Home Appraisal: Myths and Facts
If you’re financing your new home, a home appraisal is required. There are many misunderstandings about what a home appraisal is and isn’t. If you are buying or selling, you should understand what it is and how the appraiser determines the fair market value of your home.
Myth: A Home Appraisal is the Same as an Inspection
This is one of the most common misunderstandings when it comes to a home appraisal. The appraisal looks at the overall condition of the home when compared to others nearby. Your appraiser compares the home you’re buying to others that have recently sold with comparable square footage, features, and condition. It does not include an evaluation of the foundation, roof, windows, appliances, or flooring. You should have both an appraisal and a home inspection before purchasing a home.
Myth: Home Remodeling Increases Your Home’s Appraisal
Just because you recently remodeled your kitchen for $60,000 doesn’t mean that your home will be worth $60,000 more than an identical home without a new kitchen. According to Remodeling Magazine Cost vs. Value report, there are few upgrades you can make to your home that provide even close to a 100% return on investment.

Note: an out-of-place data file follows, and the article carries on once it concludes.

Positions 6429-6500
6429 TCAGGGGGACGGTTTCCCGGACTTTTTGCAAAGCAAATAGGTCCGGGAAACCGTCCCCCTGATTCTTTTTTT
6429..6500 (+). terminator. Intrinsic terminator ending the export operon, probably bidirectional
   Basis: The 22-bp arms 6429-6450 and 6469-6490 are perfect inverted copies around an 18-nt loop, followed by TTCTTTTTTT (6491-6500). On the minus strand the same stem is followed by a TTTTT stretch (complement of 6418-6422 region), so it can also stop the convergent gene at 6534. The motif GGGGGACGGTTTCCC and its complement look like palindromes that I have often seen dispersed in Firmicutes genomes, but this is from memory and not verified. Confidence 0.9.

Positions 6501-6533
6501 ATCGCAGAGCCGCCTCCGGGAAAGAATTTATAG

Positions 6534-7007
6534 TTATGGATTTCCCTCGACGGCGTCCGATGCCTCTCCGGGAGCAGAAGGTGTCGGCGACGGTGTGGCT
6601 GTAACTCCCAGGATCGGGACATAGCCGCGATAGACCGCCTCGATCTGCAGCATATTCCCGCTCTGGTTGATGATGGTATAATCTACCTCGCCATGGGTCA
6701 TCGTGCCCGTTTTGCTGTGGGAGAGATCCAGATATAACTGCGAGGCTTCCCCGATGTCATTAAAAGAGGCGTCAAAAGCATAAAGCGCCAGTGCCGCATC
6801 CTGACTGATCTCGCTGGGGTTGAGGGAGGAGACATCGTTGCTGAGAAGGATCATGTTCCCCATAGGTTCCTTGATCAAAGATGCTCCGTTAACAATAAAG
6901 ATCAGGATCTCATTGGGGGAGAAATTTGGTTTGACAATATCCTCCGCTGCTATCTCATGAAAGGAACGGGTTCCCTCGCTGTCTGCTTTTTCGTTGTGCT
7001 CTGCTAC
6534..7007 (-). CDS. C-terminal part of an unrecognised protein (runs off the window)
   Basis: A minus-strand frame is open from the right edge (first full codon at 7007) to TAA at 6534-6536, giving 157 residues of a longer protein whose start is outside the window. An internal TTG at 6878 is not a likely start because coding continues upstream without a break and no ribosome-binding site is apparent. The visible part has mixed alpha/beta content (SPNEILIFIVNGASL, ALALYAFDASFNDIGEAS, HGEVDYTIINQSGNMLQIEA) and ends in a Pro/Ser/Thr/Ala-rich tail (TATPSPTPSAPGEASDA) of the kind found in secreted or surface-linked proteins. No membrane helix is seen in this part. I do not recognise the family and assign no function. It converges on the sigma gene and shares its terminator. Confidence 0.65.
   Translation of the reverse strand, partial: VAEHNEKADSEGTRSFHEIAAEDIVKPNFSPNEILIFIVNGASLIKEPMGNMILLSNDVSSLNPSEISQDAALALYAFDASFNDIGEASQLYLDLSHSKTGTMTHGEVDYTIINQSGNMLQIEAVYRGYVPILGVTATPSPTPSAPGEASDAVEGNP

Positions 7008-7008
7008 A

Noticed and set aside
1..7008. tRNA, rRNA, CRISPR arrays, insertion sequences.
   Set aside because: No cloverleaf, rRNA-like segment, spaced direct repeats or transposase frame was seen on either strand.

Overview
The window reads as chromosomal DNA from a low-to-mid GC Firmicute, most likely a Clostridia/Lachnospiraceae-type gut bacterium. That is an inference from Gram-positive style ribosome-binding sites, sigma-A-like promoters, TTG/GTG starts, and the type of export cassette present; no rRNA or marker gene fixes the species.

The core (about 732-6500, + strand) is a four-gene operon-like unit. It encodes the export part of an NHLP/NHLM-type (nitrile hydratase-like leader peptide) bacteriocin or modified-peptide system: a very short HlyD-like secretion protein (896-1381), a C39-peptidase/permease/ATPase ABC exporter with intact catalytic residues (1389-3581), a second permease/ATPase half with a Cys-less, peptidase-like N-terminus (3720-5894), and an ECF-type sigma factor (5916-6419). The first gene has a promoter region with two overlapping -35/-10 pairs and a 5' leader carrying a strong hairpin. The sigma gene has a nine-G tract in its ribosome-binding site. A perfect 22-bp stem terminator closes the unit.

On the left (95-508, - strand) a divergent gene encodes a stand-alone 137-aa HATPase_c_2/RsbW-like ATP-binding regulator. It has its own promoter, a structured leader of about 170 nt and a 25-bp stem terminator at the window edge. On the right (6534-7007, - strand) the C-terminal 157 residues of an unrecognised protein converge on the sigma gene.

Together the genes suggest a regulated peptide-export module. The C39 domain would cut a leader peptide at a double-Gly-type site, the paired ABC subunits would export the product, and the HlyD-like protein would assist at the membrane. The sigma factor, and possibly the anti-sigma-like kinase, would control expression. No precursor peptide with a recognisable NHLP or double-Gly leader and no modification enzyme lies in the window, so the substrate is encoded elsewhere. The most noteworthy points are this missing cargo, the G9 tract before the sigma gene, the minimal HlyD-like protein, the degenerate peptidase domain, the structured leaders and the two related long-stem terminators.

Myth: The Appraiser Works for the Buyer
The buyer pays for the appraisal but ultimately the appraiser works for the lender. Banks order appraisals in case the buyer defaults on their loan. That way the bank has some assurance that they can turn around and sell the home for at least the balance of the loan. If you feel the appraisal came in too low, you can dispute it as long as you have facts to back up your reasoning. Provide any information that you believe increases the value of the property to the appraisal company and they should order a new appraisal.
Myth: Appraised, Assessed, and Fair Market Value Should All be the Same
As a homebuyer, you will see many valuations on the home. They are not the same. An appraised value tells you what the lender sees as the value of the home. The assessed value is what you’ll be taxed on, and every municipality has a different method of determining the taxed value of the home. A fair market value is the price that a buyer is willing to pay and a seller will accept. These values (plus any website’s online valuation) may vary by tens of thousands of dollars.
You can buy a home for more than the appraised value, but you’ll likely have to come up with the cash to cover the difference between the appraised value and the purchase price. The assessed value has little to do with the selling or buying process other than what the seller will pay regarding property tax due at closing. Hamilton Group Funding requires appraisals for all their loans, but we offer many types of loans to help you purchase the home you want. Speak to an experienced and knowledgeable mortgage consultant and contact us today.